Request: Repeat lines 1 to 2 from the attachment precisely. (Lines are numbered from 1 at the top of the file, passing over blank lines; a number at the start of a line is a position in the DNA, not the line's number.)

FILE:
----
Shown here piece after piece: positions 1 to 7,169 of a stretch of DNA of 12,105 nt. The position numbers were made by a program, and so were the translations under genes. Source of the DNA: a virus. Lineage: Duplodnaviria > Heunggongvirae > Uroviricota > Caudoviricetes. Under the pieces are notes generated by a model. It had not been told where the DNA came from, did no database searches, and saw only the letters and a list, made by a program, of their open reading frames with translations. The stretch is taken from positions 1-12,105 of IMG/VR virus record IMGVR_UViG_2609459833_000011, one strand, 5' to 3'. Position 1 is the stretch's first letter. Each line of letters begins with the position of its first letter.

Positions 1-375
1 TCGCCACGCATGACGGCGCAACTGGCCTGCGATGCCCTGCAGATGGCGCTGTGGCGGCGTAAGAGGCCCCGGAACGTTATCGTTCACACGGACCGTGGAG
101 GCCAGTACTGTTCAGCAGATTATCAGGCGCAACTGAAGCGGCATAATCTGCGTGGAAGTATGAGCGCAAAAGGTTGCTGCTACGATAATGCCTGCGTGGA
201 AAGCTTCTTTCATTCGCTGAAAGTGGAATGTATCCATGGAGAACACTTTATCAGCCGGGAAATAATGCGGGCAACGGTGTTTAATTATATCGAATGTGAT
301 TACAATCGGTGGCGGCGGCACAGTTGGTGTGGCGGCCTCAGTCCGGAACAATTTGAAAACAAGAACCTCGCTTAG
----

Shown here piece after piece: positions 1 to 7,169 of a stretch of DNA of 12,105 nt. The position numbers were made by a program, and so were the translations under genes. Source of the DNA: a virus. Lineage: Duplodnaviria > Heunggongvirae > Uroviricota > Caudoviricetes. Under the pieces are notes generated by a model. It had not been told where the DNA came from, did no database searches, and saw only the letters and a list, made by a program, of their open reading frames with translations. The stretch is taken from positions 1-12,105 of IMG/VR virus record IMGVR_UViG_2609459833_000011, one strand, 5' to 3'. Position 1 is the stretch's first letter. Each line of letters begins with the position of its first letter.

Positions 1-375